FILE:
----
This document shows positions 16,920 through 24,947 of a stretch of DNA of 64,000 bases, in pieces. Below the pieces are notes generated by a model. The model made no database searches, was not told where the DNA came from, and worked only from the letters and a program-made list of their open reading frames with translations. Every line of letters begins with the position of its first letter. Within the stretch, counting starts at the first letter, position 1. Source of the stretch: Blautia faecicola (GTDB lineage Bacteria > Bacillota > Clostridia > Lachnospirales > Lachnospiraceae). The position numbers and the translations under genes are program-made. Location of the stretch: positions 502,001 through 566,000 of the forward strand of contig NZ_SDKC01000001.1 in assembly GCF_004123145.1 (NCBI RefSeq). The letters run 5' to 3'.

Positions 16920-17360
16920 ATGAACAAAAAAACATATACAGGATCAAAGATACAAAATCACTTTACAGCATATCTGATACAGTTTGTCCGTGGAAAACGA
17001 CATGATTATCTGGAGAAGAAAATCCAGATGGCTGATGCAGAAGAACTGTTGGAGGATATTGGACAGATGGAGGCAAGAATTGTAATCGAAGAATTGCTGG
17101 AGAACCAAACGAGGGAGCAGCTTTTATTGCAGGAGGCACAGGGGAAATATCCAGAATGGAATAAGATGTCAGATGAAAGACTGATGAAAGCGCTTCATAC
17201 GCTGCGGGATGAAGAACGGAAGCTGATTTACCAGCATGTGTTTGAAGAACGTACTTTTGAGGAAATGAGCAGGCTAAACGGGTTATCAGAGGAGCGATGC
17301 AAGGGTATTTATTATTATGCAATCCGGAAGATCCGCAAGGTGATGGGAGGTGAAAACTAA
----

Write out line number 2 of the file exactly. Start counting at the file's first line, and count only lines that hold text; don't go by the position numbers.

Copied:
Positions 16920-17360